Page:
Two years later, he accepted an even smaller role in Head (Columbia, 1968), with the singing quartet called the Monkees. Co-produced and co-scripted by Jack Nicholson, the feature deals with pot and its affects. In his brief film sequence, Victor appears as a giant named The Big Victor whose dandruff problem is caused by The Monkees inhabiting his scalp!

Adrienne Joy Urwick Mature sued for a divorce on February 6, 1969, on the standard ground of "extreme cruelty." Twentieth Century-Fox publicist Johnny Campbell, a friend of Victor's for thirty years, has said, "These gals marry him and think they're going to change his lifestyle, and they don't. He stays the same and they get disillusioned." In interviews, Mature has never made any specific comments about his marital experiences or about any of his ex-wives in particular.

Soon after Joy departed the Mature scene, Victor met former model, Yvonne Huston, a thirty-four-year-old brunette divorcee, the mother of three children. He has called her "the key to my happiness," although he has refused comment on the possibility of a fifth marriage. "Look," he told newsmen, "there are some personal things I don't like to discuss and this is one of them. But I do think every man should have a woman." Miss Huston's uncle, a Pasadena, California restaurateur, said, "I think it is very serious. He wants to get married, but she doesn't. I'm not sure why."

In 1971, Victor again came out of retirement for the comedy, Every Little Crook and Nanny (MGM, 1972). Yvonne accompanied him to location shooting in Los Angeles, London, and Naples. Of his acceptance of the role in the film, he told writer Aljean Harmetz, "It just so happened that they caught me when I felt like saying,'Yeah.' If they'd only got me two weeks later, I'd have said, 'No.'" Of his preparation for the role of Carmine Ganucci, an underworld czar, he said, "I find myself prowling around the house at two, three A.M. thinking about the script and raiding the icebox."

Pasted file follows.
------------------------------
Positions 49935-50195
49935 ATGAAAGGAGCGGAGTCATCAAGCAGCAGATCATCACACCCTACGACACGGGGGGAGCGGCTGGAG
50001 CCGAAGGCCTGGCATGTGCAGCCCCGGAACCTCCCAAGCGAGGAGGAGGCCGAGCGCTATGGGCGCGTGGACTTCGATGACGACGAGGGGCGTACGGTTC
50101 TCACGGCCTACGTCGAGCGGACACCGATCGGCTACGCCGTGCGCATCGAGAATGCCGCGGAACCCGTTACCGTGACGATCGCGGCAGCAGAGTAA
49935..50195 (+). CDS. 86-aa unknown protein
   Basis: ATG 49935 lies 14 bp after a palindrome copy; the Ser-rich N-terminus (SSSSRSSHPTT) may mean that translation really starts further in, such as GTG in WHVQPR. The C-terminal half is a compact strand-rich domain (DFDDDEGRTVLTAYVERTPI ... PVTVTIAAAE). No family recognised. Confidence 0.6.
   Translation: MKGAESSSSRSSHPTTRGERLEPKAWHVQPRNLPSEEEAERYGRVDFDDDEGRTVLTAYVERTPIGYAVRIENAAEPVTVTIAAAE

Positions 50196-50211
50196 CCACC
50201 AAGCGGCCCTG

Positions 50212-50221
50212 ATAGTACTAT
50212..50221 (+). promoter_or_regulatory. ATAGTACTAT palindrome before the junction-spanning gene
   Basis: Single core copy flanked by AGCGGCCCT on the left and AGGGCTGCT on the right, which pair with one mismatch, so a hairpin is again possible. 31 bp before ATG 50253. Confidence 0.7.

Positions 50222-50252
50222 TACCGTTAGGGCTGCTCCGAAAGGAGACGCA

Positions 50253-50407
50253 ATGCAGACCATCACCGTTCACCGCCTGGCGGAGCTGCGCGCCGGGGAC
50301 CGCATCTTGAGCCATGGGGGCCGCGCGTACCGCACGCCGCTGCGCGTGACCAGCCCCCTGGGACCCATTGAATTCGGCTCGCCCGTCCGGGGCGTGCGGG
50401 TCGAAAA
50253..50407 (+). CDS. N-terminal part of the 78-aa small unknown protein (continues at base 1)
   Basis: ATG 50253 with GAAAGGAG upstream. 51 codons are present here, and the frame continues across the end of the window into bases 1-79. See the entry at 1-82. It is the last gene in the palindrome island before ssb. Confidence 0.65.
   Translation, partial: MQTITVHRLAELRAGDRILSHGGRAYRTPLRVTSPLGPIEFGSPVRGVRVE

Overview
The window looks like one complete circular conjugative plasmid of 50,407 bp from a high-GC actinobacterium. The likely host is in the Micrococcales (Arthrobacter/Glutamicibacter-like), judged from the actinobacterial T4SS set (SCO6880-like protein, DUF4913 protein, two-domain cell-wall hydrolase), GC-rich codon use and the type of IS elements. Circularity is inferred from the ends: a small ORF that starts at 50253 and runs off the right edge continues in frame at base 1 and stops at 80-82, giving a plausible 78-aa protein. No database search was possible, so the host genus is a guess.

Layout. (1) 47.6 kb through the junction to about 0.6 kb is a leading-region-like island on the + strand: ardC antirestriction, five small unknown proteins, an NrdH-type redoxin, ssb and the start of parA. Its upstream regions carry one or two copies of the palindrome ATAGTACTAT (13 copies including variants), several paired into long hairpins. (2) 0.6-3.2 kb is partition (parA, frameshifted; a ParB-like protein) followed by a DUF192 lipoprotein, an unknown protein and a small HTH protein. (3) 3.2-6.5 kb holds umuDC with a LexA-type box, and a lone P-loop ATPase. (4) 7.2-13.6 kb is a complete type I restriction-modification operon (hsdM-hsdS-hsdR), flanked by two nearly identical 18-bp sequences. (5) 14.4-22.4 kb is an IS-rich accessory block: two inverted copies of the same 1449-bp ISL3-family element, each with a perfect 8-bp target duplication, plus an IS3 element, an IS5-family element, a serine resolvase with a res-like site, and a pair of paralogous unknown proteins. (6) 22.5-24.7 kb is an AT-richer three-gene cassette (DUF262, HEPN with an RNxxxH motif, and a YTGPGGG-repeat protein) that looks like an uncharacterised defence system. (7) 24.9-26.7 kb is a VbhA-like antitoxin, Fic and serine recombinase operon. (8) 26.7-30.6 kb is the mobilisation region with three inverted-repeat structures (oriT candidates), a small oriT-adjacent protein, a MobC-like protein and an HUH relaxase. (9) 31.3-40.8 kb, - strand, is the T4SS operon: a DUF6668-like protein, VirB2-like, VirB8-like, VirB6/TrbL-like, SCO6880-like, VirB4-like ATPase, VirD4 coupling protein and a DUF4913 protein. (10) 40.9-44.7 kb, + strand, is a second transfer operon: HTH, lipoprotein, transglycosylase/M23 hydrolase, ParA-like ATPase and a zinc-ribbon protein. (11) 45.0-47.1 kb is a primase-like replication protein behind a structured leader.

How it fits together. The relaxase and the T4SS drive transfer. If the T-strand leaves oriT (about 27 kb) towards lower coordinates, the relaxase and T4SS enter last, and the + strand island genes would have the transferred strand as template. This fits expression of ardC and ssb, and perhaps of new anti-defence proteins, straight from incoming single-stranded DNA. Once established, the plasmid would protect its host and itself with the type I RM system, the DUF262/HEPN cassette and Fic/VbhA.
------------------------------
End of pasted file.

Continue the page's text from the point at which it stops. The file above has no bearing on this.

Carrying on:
Under the direction of Cy Howard, Ganucci in Every Little Crook and Nanny heads for a vacation in Italy, leaving a nanny (Lynn Redgrave) to care for his precocious twelve-year-old son (Phillip Graves). The son is kidnapped on the order of the nanny, and a demand for his safety is made to the tune of $50,000. The nanny eventually takes off with the money, with further intentions of muscling in on the underworld's smuggling operations. Kevin Thomas (Los Angeles Times) gave the best obituary for this film and perhaps for Mature's acting career: "With each occasional new picture, Victor Mature, who doesn't need the money, threatens permanent retirement, which would be a crying shame at a time when there are so few authentic movie stars in the grand manner still active. But nobody, neither Mature nor the many other proven actors involved in the hapless Every Little Crook and Nanny, needs a picture like this one."

Hannibal After The Fox

Every Little Crook and Nanny